Grunderna för acceleratorfysik och acceleratorteknologi

**Valid from:** Spring 2015**Decided by:** FN1/Anders Gustafsson**Date of establishment:** 2014-10-07

**Division:** Electrical and Information Technology**Course type:** Third-cycle course**Teaching language:** English

The purpose of the course is to give students an insight into the accelerator technology and to inform them of the opportunities they have to operate within the area.

*Knowledge and Understanding*

For a passing grade the doctoral student must

- be able to describe the physics and technique behind linear particle accelerators and storage rings.
- understand the difference between different types of accelerators.
- have knowledge about several of the simulator tools that are used in accelerator technique and be able to use these to determine electromagnetic fields in cavities and trajectories for relativistic particles.
- have a good insight into how particle accelerators can be used used in areas like biomedicin, material sciences and elementary particle physics.

Introduction to fundamentals of Accelerator Physics involving classical mechanics, electrodynamics and special relativity; Overview of linear accelerators, storage rings for the generation of light, spallation sources and colliders; Description of radio frequency systems, normal conducting and superconducting magnets, cryogenic systems, vacuum systems, and powering systems; Physics of particle beams: longitudinal and transverse beam dynamics, synchrotron radiation, non-linear beam physics, storage ring lattice design, computational methods in beam physics; Introduction to applications using Accelerator Technology in the field of nuclear and particle physics, materials science, medical applications and biology; New accelerator technologies: research on novel acceleration concepts using powerful lasers in plasmas.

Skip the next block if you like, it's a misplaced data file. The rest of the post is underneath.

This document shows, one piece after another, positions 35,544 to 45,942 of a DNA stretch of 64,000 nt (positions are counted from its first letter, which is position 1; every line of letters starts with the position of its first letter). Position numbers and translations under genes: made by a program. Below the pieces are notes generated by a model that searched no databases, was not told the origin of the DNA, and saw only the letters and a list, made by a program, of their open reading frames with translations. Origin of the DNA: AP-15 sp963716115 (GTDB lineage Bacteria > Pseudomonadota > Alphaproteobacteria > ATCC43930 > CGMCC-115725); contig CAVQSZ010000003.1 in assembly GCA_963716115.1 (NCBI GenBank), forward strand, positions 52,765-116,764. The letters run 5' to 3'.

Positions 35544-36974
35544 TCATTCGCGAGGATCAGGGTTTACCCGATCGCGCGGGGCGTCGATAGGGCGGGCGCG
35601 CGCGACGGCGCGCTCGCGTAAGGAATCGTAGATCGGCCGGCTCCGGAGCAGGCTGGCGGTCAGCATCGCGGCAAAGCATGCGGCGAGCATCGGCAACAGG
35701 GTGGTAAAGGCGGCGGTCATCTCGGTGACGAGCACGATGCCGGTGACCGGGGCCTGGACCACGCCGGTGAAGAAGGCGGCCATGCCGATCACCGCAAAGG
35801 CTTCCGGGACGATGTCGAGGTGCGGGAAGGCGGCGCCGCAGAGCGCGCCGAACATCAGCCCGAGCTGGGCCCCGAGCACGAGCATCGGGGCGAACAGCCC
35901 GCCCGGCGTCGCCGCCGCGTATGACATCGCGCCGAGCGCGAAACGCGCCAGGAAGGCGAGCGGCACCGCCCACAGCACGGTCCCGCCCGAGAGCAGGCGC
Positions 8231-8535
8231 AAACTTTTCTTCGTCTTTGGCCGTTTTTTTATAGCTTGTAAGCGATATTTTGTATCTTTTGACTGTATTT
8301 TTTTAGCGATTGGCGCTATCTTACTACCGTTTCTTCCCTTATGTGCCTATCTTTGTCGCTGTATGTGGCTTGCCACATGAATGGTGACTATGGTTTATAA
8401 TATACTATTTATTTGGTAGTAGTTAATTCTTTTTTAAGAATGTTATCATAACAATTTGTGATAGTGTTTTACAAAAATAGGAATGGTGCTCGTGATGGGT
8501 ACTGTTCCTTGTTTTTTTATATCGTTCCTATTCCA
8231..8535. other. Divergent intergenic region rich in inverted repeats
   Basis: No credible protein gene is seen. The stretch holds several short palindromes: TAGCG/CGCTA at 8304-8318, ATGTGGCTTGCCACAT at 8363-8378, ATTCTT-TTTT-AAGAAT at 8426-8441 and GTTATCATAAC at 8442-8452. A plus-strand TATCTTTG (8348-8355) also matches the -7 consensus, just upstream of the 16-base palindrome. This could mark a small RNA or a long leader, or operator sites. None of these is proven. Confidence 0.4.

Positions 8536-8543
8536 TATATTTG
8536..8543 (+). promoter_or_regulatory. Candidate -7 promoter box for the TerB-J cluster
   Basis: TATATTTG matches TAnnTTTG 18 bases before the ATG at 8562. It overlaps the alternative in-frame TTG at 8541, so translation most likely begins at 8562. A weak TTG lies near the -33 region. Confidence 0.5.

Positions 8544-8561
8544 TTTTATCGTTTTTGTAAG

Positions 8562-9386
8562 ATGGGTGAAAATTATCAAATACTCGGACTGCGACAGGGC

Literature will consist of lecture notes and excerpts from various books in accelerator technology.

**Types of instruction:** Lectures, exercises.
The course is given during one week followed by one week of individual problem solving. The daily layout of the first week is four hours of lectures, two hours of supervised problem solving and tutorials, and finally individual problem solving, where solutions are to be presented the following day. The teachers are continually accessible for discussions and supervision. At the end of the first week, problems corresponding to one week of work, are distributed. The solutions of these should be electronically communicated to the teachers.

**Examination format:** Written assignments.
Approved solutions to all problems and distributed exercises.**Grading scale:** Failed, pass**Examiner:**

**Assumed prior knowledge:** Calculus in one and several dimensions, linear algebra, fundamentals of classical physics, basic electrodynamics, classical mechanics.

**Course coordinators:**